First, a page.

10. Christiansen, Vidar, 1984. "Which commodity taxes should supplement the income tax?," Journal of Public Economics, Elsevier, vol. 24(2), pages 195-220, July.
  11. Stern, Nicholas, 1982. "Optimum taxation with errors in administration," Journal of Public Economics, Elsevier, vol. 17(2), pages 181-211, March.
  12. Oswald, Andrew J., 1983. "Altruism, jealousy and the theory of optimal non-linear taxation," Journal of Public Economics, Elsevier, vol. 20(1), pages 77-87, February.
  13. Tuomala, Matti, 1990. "Optimal Income Tax and Redistribution," OUP Catalogue, Oxford University Press, number 9780198286059, September.
  14. Sandmo, Agnar, 1980. "Anomaly and Stability in the Theory of Externalities," The Quarterly Journal of Economics, MIT Press, vol. 94(4), pages 799-807, June.
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Citations

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Cited by:
  1. Parry, Ian & Walls, Margaret & Sigman, Hilary & Williams III, Roberton, 2005. "The Incidence of Pollution Control Policies," Discussion Papers dp-05-24, Resources For the Future.
  2. Paul Eckerstorfer, 2011. "Relative Consumption Concerns and the Optimal Tax Mix," NRN working papers 2011-12, The Austrian Center for Labor Economics and the Analysis of the Welfare State, Johannes Kepler University Linz, Austria.
  3. Aronsson, Thomas & Blomquist, Soren, 2003. "Optimal taxation, global externalities and labor mobility," Journal of Public Economics, Elsevier, vol. 87(12), pages 2749-2764, December.
  4. Paul Eckerstorfer, 2013. "Optimal Redistributive Taxation in a Multiexternality Model," FinanzArchiv: Public Finance Analysis, Mohr Siebeck, Tübingen, vol. 69(1), pages 115-128, March.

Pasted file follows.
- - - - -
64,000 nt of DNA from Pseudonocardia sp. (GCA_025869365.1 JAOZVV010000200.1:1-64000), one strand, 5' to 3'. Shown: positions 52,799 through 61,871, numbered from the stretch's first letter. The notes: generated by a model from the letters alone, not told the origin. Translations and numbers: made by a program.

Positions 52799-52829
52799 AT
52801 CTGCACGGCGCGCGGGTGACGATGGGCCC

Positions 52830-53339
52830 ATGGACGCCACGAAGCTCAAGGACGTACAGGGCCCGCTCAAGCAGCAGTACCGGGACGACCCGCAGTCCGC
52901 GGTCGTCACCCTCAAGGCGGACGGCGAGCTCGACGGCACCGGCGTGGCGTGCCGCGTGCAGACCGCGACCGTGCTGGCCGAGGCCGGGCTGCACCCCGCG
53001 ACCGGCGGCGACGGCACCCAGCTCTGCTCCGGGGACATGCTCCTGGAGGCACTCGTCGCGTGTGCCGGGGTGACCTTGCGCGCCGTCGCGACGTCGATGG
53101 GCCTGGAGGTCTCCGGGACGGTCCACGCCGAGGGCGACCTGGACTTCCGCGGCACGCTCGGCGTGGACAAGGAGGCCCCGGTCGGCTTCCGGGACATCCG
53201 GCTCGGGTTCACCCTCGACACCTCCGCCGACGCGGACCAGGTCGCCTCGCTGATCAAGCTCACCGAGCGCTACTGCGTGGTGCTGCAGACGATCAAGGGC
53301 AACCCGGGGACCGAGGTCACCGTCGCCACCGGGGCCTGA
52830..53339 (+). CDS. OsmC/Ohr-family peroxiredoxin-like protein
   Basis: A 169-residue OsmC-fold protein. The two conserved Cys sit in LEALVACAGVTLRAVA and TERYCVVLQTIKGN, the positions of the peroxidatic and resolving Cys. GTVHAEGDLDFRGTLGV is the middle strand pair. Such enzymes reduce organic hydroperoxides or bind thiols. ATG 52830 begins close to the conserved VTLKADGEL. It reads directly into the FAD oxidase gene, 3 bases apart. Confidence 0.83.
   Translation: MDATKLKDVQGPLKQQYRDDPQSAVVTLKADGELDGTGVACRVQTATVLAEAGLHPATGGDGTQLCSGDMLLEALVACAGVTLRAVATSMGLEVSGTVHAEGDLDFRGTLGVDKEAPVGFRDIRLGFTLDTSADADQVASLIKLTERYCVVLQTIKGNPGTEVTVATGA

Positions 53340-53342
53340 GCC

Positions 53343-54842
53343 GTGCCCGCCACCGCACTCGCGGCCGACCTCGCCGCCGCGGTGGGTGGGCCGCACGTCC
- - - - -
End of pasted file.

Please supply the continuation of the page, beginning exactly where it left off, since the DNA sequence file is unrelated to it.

5. Matti Tuomala & Sanna Tenhunen, 2013. "On the design of an optimal non-linear tax/pension system with habit formation," International Tax and Public Finance, Springer, vol. 20(3), pages 485-512, June.
  6. Hoel, Michael, 2008. "Environmental Taxes in an Economy with Distorting Taxes and a Heterogeneous Population," Memorandum 04/2008, Oslo University, Department of Economics.
  7. Russo, Antonio, 2012. "Pricing of Transport Networks, Redistribution and Optimal Taxation," TSE Working Papers 12-353, Toulouse School of Economics (TSE).
  8. Cremer, Helmuth & Gahvari, Firouz & Ladoux, Norbert, 2001. "Environmental Taxes with Heterogeneous Consumers: An Application to Energy Consumption in France," IDEI Working Papers 127, Institut d'Économie Industrielle (IDEI), Toulouse, revised 2002.
  9. Louis Kaplow, 2006. "Optimal Control of Externalities in the Presence of Income Taxation," NBER Working Papers 12339, National Bureau of Economic Research, Inc.
  10. Micheletto, Luca, 2008. "Redistribution and optimal mixed taxation in the presence of consumption externalities," Journal of Public Economics, Elsevier, vol. 92(10-11), pages 2262-2274, October.
  11. Cremer, Helmuth & Gahvari, Firouz, 2001. "Second-best taxation of emissions and polluting goods," Journal of Public Economics, Elsevier, vol. 80(2), pages 169-197, May.
  12. CANTA, Chiara & LEROUX, Marie-Louise, 2013. "Public and private hospitals, congestion, and redistribution," CORE Discussion Papers 2013041, Université catholique de Louvain, Center for Operations Research and Econometrics (CORE).